Today is the Day

TODAY is the day.

Fifteen seemingly interminable days since Peter Hartley’s pinball-table header ricocheted into Home Park’s Devonport end goal to defeat Portsmouth...

Two-hundred and ninety-seven stamina-testing days since Derek Adams’ new-look Pilgrims opened the 2015-16 campaign with the first of a club-record equalling 12 away victories in a season at – of all places – Wimbledon...

Twenty achingly distant years and six days since Ronnie Mauge simultaneously lodged himself in the Argyle record-book and the hearts of the Green Army by scoring the Endsleigh League Third Division Play-Off Final winner against Darlington...

...Argyle are back at Wembley.

However you measure the passing of time, the wait has been too long.

Today is the day.

Within minutes of Harts’ header plopping, almost apologetically, over the line to spike Pompey’s guns, I received a phone message. It was from a former Home Park colleague, one of many unknowns who had worked through the Stygian days of the club’s administration.

“That’s what we didn’t get paid for. Congrats! Enjoy it.”

It brought a lump to my throat. Then again, it had been an emotional few days. The far from simple logistics of prepping for and playing two knife-edge nervy games within a week of the regular season ending, heightened by the knowledge that the point of no return had been reached, had been a case-study in pressure-building. The late release-valve of Peter’s 91st-minute goal had yet fully to take effect.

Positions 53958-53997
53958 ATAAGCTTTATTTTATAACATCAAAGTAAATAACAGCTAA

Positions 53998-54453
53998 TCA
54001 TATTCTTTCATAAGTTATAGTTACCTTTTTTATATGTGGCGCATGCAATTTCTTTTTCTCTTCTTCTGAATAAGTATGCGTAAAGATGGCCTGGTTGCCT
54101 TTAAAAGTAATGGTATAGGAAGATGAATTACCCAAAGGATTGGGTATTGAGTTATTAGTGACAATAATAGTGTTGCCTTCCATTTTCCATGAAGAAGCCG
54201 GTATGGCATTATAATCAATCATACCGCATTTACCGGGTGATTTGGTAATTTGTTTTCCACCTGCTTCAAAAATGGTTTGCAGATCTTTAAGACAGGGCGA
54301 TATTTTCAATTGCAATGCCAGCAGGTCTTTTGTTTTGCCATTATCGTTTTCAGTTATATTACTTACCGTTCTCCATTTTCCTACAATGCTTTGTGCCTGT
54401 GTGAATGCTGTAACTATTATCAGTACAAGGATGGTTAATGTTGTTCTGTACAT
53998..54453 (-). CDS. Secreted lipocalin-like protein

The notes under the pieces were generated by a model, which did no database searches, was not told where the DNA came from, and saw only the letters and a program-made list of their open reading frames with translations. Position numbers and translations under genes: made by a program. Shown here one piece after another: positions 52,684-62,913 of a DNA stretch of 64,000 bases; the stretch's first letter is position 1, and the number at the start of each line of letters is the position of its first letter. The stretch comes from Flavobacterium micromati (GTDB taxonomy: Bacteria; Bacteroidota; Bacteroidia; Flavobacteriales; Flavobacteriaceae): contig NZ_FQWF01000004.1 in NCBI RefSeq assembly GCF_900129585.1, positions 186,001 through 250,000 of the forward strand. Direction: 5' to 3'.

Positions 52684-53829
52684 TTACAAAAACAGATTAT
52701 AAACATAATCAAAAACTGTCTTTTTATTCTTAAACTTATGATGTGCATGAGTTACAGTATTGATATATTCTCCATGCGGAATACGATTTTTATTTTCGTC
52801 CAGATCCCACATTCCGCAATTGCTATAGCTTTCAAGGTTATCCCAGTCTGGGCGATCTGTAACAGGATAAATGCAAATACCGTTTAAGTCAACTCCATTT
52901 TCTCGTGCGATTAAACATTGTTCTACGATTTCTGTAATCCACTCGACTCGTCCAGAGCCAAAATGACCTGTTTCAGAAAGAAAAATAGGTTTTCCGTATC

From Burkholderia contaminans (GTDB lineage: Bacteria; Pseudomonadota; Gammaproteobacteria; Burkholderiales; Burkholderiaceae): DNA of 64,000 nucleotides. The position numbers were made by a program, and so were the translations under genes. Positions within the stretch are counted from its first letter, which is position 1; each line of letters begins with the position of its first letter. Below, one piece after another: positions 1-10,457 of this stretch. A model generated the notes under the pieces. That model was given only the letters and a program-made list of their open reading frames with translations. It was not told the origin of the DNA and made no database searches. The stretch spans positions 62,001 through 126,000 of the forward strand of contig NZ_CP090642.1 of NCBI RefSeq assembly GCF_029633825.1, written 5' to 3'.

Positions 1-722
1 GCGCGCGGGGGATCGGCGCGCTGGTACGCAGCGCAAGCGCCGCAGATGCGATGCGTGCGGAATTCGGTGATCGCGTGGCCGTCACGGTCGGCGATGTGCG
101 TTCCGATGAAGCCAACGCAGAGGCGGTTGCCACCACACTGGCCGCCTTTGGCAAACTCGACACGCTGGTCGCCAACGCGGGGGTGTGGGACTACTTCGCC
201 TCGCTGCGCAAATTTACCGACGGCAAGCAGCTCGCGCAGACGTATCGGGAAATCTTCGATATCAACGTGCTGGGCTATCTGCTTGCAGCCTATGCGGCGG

Later, the lump returned when I heard the always entertaining Sky commentator Gary Weaver’s hyperbolic summation of the game: 

“From almost bust to Wembley in five years, Plymouth Argyle – who nearly lost everything – will walk out at football’s most famous landmark in May. Plymouth, a city that believes in its football club again...”

Plymouth has always believed in its football club, though, Gary. Clarence Spooner believed in it when, 122 years ago, the current club’s predecessor folded. He breathed life into sport in the city, becoming president of the Argyle Football Club, which he expanded into the Argyle Athletic Club, and driving the club into the then new professional era.

Fast forward to 2011 – different millennium; same old Argyle; similar solution. For Spooner, read James Brent, another believer in the importance of a football club to the community; another businessman who resuscitated Argyle’s near lifeless body after being spurred to by more believers – the club’s fans.

Recovery, forward momentum, has been sure and steady, with the Green Army’s sustenance during administration having metamorphosised into continued support from the Green Taverners since. The Football League’s outgoing chairman Greg Clarke recognised such this weekend when he congratulated the club on its recovery. “James, his fellow directors, the club’s staff, and its supporters deserve enormous credit for what has been achieved at Plymouth Argyle in the last five years,” he said.

In his seminal 1985 single, 19, Paul Hardcastle highlights that Vietnam veterans were held back in their recovery by being unable to consign their experiences to history. A decade after the conflict, they were “still fighting the Vietnam War.”

Argyle’s incomparably smaller battles against dissolution and disappearance were also won years ago; the wars are long since over; it is now time to win the peace. For the Pilgrims to progress, the bad experiences of the past should be consigned to the history books, to be remembered – never forgotten – but not recalled endlessly. Just as the incomparable second world war leader Winston Churchill was obliged to pass the baton to Attlee when conflict ceased, so Argyle’s focus has shifted from the off-field past to the on-field present.  The fight is now with Derek Adams and his players on Wembley’s famous lush grass.